Types of AnxietyDisorders and its Symptoms
People get anxious in their everyday life just by worrying what to eat, how to earn
money, how to finish a work before its deadline, how to pass their job interview, etc.
Anxiety is among the second most common psychiatric disorders among children,
adolescents and adults. Anxietydisorders are characterized by distorted beliefs about the
dangerousness of certain situations and/or internal stimuli. (Clark, 1999)
Anxietydisorders can have a significant effect on a person's mood, self-esteem, and
quality of life. Many people with mild anxiety can still work, study, and have healthy
relationships, but this is harder for people with moderate or severe anxiety. Anxiety may
restrict what people do and when they do it. Many people become worried that they can’t
control their anxiety, and may become worried that they will become lonely, or
According to eCentreClinic.org, there are five types of anxietydisorders which are
the Generalized Anxiety...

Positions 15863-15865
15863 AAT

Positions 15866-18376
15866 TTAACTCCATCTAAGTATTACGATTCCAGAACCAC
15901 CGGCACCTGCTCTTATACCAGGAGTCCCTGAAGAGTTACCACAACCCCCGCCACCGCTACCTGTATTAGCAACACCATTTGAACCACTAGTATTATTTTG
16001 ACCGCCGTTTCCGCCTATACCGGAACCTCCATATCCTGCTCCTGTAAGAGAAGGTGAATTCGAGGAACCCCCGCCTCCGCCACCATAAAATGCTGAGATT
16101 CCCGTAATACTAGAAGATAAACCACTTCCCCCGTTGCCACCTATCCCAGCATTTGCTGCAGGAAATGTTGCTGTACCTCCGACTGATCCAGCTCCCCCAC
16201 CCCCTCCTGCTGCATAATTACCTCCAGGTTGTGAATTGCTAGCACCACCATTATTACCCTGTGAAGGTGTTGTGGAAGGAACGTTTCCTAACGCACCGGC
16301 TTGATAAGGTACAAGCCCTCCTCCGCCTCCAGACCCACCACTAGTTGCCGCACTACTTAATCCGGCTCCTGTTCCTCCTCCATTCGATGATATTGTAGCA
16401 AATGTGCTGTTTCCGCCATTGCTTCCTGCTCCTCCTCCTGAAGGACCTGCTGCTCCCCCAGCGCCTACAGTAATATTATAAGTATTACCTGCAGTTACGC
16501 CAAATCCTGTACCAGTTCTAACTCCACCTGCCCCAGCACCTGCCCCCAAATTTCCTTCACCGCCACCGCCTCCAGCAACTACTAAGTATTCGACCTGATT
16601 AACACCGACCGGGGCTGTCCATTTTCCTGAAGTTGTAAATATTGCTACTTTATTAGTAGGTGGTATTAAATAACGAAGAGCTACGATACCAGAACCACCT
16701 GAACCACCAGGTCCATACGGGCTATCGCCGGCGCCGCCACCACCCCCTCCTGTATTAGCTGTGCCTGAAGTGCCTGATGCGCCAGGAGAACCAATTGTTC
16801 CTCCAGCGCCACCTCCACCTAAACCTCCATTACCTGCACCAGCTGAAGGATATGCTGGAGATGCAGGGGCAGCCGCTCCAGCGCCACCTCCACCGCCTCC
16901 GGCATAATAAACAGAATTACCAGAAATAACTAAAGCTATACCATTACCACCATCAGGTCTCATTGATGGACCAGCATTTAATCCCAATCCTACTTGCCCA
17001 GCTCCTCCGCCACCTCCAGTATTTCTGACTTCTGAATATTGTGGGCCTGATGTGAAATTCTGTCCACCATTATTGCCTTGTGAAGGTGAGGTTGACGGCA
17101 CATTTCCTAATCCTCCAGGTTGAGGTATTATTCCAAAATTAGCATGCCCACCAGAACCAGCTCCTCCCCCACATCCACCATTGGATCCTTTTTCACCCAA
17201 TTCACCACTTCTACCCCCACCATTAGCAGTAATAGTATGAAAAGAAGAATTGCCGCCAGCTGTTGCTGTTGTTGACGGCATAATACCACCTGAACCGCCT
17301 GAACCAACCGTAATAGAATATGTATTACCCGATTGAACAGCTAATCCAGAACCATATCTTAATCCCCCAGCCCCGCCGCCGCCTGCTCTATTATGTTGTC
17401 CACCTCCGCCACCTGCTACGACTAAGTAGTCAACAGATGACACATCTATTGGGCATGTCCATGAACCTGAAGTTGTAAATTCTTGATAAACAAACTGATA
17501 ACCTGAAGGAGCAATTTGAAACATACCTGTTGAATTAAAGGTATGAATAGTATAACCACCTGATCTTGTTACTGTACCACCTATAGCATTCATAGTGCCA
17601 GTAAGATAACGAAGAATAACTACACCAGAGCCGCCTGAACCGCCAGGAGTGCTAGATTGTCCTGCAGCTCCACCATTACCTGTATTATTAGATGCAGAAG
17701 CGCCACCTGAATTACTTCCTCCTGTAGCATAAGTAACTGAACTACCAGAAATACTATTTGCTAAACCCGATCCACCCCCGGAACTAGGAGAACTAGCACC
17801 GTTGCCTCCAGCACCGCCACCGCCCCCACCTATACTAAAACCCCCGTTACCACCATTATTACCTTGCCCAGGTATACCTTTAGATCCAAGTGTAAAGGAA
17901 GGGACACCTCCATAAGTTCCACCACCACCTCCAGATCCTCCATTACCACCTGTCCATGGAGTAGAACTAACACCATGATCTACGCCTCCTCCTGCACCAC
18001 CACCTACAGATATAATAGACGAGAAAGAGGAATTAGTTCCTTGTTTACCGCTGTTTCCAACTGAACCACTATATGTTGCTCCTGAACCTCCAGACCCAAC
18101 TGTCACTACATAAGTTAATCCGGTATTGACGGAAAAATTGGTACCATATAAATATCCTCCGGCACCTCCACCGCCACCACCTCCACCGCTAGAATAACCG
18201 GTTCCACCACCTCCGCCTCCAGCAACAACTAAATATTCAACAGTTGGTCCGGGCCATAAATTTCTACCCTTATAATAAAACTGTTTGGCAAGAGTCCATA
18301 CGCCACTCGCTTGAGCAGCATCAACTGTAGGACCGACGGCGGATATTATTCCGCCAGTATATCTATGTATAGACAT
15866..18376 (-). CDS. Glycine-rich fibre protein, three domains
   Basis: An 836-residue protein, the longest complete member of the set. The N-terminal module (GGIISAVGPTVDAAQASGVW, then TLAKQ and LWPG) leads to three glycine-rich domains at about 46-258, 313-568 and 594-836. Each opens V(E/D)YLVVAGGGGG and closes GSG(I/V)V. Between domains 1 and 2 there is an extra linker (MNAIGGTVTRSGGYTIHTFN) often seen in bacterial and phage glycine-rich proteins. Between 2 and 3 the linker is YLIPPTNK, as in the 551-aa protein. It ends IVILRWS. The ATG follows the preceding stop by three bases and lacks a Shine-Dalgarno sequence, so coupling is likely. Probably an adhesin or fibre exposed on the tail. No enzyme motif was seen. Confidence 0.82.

AnxietyAnxiety is the brain’s way of telling the body that there is danger and that something painful is coming. It is a biological process that tells us when we can stay where we are, and when we either need to protect ourselves or move to a safer place. When the brain tells the body that it is in danger, the Sympathetic Nervous System starts up, making the person anxious. They increase their oxygen by breathing faster and shallower. It increases the heart rate and the blood rushes to the muscles of the arms and legs (WebMD, 2013). It is also what makes the body focus its attention on running and fighting. The Sympathetic Nervous System is what causes you to have clammy hands and feet, an upset stomach, or a sense of dread when you’re anxious (WebMD, 2013). When studying worry, scientists found more activity in the left-hemisphere (WebMD, 2013). Worry is associated more with obsessing, going over and over something, or making up stories in your head. Anxietydisorders affect about 19 million Americans and most anxietydisorders begin in childhood, teenage years, and early adulthood (Henig, 2009). They also occur slightly more often in women than in men.